Hedge, But at What Cost?

Crowded trades can undermine investors’ attempts to find safe havens, according to an article in last month’s Wall Street Journal. “Now it is more expensive to insure against losses in utility and consumer-stapes stocks and related trades than numerous assets world-wide.”

Defensive stocks “soared” in the first half of this year, the article says, “as ultralow bond yields drove money flows into shares of high-dividend companies.” But this flow has fallen off in the third quarter “as valuations for the sectors reached multiyear highs.” And if the Fed raises rates in December, the effect on “bond-proxy” stocks such as utility, telephone and staples could be magnified.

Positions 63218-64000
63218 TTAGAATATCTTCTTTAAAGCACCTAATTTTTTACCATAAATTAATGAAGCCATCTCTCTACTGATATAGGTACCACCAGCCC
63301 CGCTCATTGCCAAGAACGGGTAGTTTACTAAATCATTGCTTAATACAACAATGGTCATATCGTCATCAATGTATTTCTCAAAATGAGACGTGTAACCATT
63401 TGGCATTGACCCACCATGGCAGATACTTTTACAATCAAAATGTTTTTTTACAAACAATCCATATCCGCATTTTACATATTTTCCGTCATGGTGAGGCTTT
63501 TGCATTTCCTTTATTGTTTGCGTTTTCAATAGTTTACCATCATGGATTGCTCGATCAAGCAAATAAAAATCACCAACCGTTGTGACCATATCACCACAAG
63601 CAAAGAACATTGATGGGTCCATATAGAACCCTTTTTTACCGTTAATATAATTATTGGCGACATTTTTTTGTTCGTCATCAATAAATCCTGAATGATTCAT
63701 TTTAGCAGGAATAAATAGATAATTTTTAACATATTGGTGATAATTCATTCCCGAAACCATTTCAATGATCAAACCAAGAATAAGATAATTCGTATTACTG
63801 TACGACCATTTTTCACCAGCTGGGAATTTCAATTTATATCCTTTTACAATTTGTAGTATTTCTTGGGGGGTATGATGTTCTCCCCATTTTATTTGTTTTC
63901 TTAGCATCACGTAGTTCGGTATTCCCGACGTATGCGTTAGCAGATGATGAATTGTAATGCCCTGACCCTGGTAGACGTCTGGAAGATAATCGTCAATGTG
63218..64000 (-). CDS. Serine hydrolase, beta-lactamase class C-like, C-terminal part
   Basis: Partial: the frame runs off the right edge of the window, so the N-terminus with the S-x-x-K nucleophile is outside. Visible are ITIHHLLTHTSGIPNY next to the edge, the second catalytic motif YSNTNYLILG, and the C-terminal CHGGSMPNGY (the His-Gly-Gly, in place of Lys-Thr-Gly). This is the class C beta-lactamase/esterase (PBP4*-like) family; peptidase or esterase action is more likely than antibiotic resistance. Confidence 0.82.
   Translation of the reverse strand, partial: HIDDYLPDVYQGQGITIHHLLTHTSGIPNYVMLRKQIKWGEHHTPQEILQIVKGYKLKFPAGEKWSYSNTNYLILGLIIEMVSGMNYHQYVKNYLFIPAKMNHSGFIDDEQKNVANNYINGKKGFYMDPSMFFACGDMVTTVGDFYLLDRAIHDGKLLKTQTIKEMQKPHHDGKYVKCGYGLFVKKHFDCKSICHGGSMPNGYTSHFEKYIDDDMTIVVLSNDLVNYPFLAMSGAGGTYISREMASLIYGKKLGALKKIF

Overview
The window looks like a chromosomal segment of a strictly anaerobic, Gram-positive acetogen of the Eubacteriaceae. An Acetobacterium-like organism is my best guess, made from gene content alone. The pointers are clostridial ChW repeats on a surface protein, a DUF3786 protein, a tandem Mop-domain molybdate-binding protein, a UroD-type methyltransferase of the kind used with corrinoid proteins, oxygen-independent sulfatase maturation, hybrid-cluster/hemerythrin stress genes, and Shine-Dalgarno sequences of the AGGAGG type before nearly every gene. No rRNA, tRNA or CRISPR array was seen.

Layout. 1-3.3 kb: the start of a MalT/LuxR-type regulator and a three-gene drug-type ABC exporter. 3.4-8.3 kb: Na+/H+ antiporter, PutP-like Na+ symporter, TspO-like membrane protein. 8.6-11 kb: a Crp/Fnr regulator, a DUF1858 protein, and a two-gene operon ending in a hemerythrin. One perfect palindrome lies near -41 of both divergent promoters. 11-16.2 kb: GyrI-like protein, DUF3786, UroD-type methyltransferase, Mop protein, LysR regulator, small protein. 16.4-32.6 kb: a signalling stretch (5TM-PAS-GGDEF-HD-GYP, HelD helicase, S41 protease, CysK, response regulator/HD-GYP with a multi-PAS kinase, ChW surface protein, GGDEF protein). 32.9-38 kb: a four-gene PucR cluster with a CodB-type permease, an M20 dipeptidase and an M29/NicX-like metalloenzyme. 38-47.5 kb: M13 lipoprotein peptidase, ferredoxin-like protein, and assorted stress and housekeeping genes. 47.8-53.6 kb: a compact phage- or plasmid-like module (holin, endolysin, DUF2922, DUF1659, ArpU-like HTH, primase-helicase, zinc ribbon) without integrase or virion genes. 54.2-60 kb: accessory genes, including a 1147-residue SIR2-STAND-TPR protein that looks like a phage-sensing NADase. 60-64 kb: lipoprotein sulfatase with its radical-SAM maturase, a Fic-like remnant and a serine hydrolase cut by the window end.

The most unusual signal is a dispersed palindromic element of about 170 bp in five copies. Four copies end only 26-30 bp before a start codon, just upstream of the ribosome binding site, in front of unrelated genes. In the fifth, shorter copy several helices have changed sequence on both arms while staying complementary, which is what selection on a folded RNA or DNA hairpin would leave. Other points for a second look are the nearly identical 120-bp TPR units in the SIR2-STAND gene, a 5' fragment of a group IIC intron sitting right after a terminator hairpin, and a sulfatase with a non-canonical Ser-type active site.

Data compiled by Bank of America shows that protection against losses in these sectors in the form of options has become very costly. While the bank encourages hedging “further potential weakness in bond proxies,” it recommends seeking alternatives to expensive put options on these types of stocks. One example, according to Maneesh Deshpande, head of equity derivatives at Barclays, would be real-estate investment trusts.

“The worry is that if rates start to explode real estate would suffer.” However, he argues, “As long as Fed officials are cautious, which they have stated they intend to be, REITs should fare better.”